So we’ve covered clean and safe. Now on to green. Without a doubt, one of best things about Singapore is its greenness. There is a lot of green space and many parks. Many buildings have green space. And driving along the highway to the airport when we left we noticed stretches of trees overhanging the pavement as well as greenery growing over the metal safety barriers along the side of the road.

Office building with surrounding greenery in Singapore

When we took a cable car from Sentosa Island across to the main island, we were stunned by the lush forest below us. Greenery was even growing up the tree trunks. And Singapore boasts a botanical garden as well as two of the largest indoor gardens and arboretums we had ever seen. The country is lush by design. Absolutely stunning.

Lush greenery seen from the cable cars running from Sentosa Island to the main island.

One of the reasons Singapore is so green is that it sits almost on the equator and has a tropical climate. It is always hot and humid. And almost every afternoon it rains for a half hour or more. It rained on two of the three days we were there. Most of the day is sunny with some scattered clouds, but the clouds turn to rain in the afternoon.

A few final notes. Singapore has a Goods and Services Tax (GST) which a tourist can claim as a rebate on purchases over $100. Note, however, that you must go to the GST counter at the place of purchase and get proper documentation. There is a fee for this which is deducted from the rebate owing. You will be given a special receipt which you must present at the GST Refund Desk at the airport when you leave. You must also present the goods purchased. Don’t misplace the receipt as we did or you won’t get your refund.

There is plenty of shopping in Singapore. This large mall is near the Marina Bay Sands hotel.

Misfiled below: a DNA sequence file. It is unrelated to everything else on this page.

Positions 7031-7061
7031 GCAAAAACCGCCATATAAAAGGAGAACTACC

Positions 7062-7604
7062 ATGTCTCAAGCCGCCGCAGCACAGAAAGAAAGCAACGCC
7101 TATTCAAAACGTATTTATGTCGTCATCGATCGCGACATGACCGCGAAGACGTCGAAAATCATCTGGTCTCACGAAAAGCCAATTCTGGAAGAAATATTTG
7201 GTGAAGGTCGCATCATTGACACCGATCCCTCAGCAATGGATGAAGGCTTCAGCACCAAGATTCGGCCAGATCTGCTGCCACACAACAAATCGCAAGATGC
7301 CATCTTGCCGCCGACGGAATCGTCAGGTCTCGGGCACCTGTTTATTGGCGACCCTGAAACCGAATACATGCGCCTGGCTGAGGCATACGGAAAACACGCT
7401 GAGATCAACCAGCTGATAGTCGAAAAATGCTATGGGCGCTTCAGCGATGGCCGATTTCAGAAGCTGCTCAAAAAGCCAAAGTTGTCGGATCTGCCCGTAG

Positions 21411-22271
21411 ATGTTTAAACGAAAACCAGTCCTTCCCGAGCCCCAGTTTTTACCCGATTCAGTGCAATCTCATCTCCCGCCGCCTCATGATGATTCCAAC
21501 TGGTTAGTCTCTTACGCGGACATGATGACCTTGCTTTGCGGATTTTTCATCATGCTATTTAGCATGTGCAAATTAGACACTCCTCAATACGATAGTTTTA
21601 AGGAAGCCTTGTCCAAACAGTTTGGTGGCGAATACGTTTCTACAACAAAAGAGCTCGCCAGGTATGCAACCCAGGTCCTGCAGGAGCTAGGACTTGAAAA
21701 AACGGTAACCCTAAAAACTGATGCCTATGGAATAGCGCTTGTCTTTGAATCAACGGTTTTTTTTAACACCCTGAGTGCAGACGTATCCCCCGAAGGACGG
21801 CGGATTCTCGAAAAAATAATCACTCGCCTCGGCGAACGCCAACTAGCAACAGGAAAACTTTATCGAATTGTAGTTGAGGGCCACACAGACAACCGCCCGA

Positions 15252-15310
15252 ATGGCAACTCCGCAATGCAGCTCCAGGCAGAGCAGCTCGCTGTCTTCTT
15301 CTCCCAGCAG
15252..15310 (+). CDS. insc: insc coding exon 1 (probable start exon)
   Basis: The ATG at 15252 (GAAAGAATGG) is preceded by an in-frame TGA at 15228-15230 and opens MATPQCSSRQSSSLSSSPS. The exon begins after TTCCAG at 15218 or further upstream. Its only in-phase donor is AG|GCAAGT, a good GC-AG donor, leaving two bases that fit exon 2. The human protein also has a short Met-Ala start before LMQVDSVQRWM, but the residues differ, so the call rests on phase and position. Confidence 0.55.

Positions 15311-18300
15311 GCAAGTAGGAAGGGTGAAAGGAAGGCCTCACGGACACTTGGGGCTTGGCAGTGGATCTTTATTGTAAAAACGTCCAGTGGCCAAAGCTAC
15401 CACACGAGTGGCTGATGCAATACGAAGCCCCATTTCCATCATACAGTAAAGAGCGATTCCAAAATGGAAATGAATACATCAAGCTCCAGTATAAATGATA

Singapore has an extensive subway system, but taxis are cheap and plentiful. You can get around to most places from $7-$15. A bit more to and from the airport. But use metered cabs. Their rates are strictly regulated. There are also unmetered cabs, usually limo services, which you can also use. But they are much more expensive.

Singapore cabs have a basic rate, and depending on the time of day, a surcharge for peak periods or off-hours. There is also an airport surcharge. When travelling along in a cab, you will see two metered prices – the basic rate and the surcharge. At the end of the ride, the two are summed to give the total fare.

And Singapore runs on a 220 volt electrical system. Our hotel was an older one and only had one outlet to accommodate 110 volt razors and such. My wife’s hair dryer could not be plugged in because it had one of those polarized prongs – slightly larger than the other. Luckily the hotel had a dryer. But my laptop had a three pronged plug on the charger and I could not recharge it.

That covers some basics to get you around Singapore. Over the next three days I’ll post about specific attractions – Chinatown, the Gardens on the Bay, and Sentosa Island. Following my Singapore series, I’ll write about the cruise. I already covered Kuala Lumpur, our first port of call and will follow up with posts on cruising in general, Penang’s Temple of the Thousand Buddhas, Patong Beach in Phuket and a trip to the sea caves in Phang Nga Bay, Thailand.

Follow-up articles

Follow us on Facebook!